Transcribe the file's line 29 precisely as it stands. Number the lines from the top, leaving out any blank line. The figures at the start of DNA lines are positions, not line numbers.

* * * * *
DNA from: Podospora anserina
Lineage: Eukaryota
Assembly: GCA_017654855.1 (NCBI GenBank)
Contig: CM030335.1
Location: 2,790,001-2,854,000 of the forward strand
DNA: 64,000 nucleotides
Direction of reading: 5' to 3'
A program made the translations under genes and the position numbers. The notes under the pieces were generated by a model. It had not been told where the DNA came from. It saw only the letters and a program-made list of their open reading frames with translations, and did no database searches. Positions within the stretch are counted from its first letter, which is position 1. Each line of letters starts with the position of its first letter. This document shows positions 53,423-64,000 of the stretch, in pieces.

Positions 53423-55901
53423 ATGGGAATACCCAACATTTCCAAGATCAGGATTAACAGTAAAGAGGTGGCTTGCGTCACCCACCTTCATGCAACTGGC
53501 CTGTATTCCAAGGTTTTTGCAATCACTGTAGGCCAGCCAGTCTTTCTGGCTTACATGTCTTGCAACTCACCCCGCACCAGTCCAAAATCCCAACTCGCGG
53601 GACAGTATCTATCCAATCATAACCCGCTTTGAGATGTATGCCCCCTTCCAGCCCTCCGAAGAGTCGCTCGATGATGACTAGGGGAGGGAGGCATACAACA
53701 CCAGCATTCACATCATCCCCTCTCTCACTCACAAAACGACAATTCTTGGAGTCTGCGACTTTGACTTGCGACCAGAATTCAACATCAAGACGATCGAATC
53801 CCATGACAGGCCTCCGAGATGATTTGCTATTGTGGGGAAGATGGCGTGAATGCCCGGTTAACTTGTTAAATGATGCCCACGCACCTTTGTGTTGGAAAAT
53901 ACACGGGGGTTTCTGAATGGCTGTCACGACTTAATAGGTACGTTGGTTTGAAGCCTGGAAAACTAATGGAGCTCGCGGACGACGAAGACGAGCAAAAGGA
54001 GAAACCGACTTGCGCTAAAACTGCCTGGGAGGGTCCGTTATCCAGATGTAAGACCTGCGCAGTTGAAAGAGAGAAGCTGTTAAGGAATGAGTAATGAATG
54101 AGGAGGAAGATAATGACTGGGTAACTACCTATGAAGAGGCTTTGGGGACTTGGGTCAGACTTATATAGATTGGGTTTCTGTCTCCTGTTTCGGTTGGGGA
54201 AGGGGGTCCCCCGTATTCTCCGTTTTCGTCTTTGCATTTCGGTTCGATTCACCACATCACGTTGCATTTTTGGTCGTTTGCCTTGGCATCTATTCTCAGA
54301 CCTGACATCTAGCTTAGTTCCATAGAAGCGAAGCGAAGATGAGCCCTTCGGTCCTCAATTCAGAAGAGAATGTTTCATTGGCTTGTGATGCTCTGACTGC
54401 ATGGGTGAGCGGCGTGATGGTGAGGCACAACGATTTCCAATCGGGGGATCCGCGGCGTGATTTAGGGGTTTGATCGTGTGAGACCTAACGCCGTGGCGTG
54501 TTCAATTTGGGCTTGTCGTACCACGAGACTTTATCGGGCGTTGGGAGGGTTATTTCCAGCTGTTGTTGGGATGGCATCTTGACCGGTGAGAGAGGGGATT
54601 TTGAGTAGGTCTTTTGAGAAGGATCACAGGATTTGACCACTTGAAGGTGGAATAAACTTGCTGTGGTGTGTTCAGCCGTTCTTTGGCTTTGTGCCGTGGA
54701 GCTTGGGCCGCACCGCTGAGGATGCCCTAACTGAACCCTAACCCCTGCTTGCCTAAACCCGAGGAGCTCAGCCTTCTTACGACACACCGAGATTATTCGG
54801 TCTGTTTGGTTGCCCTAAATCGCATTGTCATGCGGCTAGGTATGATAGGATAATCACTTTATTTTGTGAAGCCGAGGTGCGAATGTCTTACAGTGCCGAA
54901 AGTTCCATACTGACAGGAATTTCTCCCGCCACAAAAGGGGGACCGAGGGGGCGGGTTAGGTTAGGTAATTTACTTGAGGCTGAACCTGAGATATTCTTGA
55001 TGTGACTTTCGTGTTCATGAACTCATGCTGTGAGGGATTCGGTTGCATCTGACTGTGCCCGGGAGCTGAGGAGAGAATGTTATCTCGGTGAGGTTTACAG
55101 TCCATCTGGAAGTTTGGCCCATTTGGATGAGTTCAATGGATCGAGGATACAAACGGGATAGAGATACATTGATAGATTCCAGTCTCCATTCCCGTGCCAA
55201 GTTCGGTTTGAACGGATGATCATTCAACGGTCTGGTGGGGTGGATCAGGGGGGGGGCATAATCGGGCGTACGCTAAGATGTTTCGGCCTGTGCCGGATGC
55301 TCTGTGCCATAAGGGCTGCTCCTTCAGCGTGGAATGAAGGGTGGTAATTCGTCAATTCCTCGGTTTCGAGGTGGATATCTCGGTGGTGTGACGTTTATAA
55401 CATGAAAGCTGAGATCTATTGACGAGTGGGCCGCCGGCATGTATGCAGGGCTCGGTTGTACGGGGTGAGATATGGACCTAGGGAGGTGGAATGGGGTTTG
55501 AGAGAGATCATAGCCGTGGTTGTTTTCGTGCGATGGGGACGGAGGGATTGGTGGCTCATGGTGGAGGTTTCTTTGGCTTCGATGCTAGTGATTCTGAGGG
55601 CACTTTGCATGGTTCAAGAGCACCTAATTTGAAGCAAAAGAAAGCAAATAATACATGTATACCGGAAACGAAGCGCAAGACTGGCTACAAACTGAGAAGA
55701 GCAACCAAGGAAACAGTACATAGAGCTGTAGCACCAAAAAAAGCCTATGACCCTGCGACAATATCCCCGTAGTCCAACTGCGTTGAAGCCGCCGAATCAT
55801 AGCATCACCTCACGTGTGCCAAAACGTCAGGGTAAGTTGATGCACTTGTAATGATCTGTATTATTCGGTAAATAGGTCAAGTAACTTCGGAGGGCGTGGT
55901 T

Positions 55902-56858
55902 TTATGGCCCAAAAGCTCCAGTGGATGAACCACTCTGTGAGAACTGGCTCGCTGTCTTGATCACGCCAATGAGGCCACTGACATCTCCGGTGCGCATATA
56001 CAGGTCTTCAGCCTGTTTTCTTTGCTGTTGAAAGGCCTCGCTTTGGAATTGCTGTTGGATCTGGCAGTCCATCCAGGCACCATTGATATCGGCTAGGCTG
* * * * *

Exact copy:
55301 TCTGTGCCATAAGGGCTGCTCCTTCAGCGTGGAATGAAGGGTGGTAATTCGTCAATTCCTCGGTTTCGAGGTGGATATCTCGGTGGTGTGACGTTTATAA